§§§     Rape of Women and Girls

• Girl gang-raped in Kabkabiya, North Darfur

KABKABIYA (29 January 2014) – A 12-year-old girl was raped on Monday in Kabkabiya, North Darfur by two militiamen. Speaking to Radio Dabanga, a relative of the girl said that during the night, the men stormed… FULL STORY

• Woman gang-raped, boys stripped of clothes; curfew in Central Darfur

NIERTETI (22 January 2014) – A woman was gang-raped, and two boys stripped of their clothes by militiamen in two separate incidents in Nierteti locality, Central Darfur this week. Large concentrations of… FULL STORY

• "Firewood fees" levied in North Darfur’s Kabkabiya

KABKABIYA (13 January 2014) – Residents of the El Salam camp for the displaced in Kabkabiya locality, North Darfur, complain about the continuous attacks by government-backed militiamen, the killings, beatings, rapes, and robberies… FULL STORY

§§§   Locations experiencing acute humanitarian distress at present:

• Affecting all of Darfur: Sudan suspends all Red Cross activities

KHARTOUM (31 January 2014) – The International Committee of the Red Cross (ICRC) has recently received an official letter from the Sudanese Humanitarian Affairs Commission (HAC) asking it to suspend all its… FULL STORY

• Hunger and bad health in South Darfur camp 

MERSHING (2 February 2014) – The residents of the Teiga camp for the displaced in Mershing locality, South Darfur, complain of bad humanitarian and health conditions. A sheikh from the camp told Radio Dabanga… FULL STORY

• Food supply gap in North Darfur: agricultural survey

EL FASHER (31 January 2014) – The Minister of Agriculture and Forestry in North Darfur has revealed that there is a food gap of 142,672 metric tons for this season, as well as a significant rise in prices in… FULL STORY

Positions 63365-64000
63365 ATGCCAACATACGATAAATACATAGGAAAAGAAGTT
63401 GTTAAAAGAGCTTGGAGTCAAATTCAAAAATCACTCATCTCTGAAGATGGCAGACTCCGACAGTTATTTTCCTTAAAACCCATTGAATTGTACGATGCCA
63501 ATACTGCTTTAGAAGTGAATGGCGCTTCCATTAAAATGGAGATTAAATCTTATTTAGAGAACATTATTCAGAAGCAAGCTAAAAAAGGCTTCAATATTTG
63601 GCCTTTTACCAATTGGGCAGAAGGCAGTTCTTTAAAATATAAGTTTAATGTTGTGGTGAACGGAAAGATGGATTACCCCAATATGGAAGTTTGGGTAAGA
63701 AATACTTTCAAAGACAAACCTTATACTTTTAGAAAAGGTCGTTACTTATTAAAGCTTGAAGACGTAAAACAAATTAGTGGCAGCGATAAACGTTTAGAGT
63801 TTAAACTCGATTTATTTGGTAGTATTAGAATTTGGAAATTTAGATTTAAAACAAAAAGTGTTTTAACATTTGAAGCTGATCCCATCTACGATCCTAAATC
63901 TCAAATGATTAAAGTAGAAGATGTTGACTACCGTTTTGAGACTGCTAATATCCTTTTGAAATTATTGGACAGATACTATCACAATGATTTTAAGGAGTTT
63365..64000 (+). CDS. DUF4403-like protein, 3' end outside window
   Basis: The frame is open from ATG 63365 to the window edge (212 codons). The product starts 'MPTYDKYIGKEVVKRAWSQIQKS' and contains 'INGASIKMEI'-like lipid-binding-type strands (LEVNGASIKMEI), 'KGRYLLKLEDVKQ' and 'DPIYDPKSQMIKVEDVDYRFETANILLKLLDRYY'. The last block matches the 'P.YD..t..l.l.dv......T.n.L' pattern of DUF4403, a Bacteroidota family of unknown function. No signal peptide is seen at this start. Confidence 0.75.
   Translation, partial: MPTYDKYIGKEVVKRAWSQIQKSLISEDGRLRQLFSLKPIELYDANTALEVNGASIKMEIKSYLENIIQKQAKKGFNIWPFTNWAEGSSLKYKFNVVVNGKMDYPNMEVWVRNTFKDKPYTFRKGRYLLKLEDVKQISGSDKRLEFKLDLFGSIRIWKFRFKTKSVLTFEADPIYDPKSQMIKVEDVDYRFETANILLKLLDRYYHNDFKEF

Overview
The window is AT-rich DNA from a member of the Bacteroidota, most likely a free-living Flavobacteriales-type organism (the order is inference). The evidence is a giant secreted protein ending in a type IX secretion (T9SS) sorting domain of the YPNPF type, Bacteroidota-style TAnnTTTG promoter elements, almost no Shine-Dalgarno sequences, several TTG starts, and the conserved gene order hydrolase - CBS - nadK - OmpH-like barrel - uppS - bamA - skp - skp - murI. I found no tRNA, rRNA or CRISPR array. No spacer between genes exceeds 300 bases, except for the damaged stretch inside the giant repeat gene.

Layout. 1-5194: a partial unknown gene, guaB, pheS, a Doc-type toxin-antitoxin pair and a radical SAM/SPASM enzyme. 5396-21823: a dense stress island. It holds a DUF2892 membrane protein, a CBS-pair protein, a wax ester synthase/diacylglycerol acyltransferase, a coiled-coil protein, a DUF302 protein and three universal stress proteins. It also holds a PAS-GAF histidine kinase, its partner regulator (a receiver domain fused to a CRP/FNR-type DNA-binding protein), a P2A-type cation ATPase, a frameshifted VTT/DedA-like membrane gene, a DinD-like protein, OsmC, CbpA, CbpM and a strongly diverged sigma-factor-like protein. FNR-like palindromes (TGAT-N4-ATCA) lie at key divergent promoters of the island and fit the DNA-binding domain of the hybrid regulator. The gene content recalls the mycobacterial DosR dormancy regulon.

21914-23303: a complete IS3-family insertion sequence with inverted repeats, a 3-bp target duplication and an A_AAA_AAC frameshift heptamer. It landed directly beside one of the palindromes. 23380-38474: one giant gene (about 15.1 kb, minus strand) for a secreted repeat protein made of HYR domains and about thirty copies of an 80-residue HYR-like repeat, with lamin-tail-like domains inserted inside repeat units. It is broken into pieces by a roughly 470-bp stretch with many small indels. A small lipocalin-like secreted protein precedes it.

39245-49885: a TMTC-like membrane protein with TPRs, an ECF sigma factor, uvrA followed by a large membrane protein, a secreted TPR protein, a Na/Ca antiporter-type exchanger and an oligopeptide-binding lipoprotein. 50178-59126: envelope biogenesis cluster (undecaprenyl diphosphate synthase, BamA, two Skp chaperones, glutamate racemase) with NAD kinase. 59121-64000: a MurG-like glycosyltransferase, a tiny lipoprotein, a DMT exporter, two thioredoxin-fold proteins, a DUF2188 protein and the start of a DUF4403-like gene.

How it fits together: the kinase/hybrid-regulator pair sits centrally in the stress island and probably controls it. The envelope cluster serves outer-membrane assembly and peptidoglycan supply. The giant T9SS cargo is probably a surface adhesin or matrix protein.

• Miscarriages and whooping cough in West Darfur camps

ABU SHAJEIRA (24 January 2014) – The displaced people living in Armankul camp in Sirba locality, West Darfur, have complained of the high rates of miscarriages among pregnant women, the outbreak of whooping cough… FULL STORY

• Sudan’s environment issues cause high mortality rate: Ministry

KHARTOUM (24 January 2014) – Sudan’s federal Ministry of Health has acknowledged that air pollution, environmental degradation, and the spread of kala-azar in several states are the causes of the high… FULL STORY

• UNAMID suspends patrols, organisations stop working in West Darfur camps

EL GENEINA (23 January 2014) – According to the residents of the camps for the displaced in El Geneina locality, West Darfur, troops of the joint UN-African Union mission (UNAMID) have suspended patrols…. FULL STORY

• WFP stops food rations for Gaga refugee camp in Chad: Sheikh

GAGA CAMP (22 January 2014) – The refugees of the Gaga refugee camp in eastern Chad will not receive food rations in 2014. Speaking to Radio Dabanga, sheikh Juma reported that the 23,200 Darfuri refugees… FULL STORY

• Aid suspended in South Darfur’s El Salam camp

NYALA (19 January 2014) – The humanitarian organisations working at El Salam for the displaced, south of Nyala, South Darfur, have suspended their activities because of the "rampant insecurity." The… FULL STORY

• Tearfund robbed of animals in Kass, South Darfur

KASS (16 January 2014) – Militia members stole 450 goats from the Tearfund organisation in the area of Morotoga, 5km south of Kass city in South Darfur, on Wednesday. A source told Radio Dabanga that… FULL STORY

• South Darfur’s El Radoom reject drinking water price hike

EL RADOOM (13 January 2014) – The citizens of El Radoom locality in South Darfur rejected the new charges imposed by the locality for drinking water, for humans and animals alike. Speaking to Radio Dabanga, a… FULL STORY

• Sudanese refugees in CAR need aid, food

BEMBERE / TOLOM (16 January 2014) – Around 2,200 Sudanese refugees from Darfur at camp Bembere in the Central African Republic (CAR) are living in “extremely difficult humanitarian conditions” after aid… FULL STORY

The educational deficit in Darfur will haunt the region for years, perhaps decades to come:

• "Most children do not attend school": network in North Darfur camp

EL FASHER (15 January 2014) – A child protection network in the Zamzam camp for internally displaced people near El Fasher in North Darfur said there is a large number of children who do not attend school in… FULL STORY

[ An APPENDIX cataloging many other very recent reports from Darfur by Radio Dabanga appears at; these focus on violence against civilians and events with longer-term implications. ]

Eric Reeves’ new book-length study of greater Sudan (Compromising With Evil: An archival history of greater Sudan, 2007 – 2012) is available in eBook format, at no cost: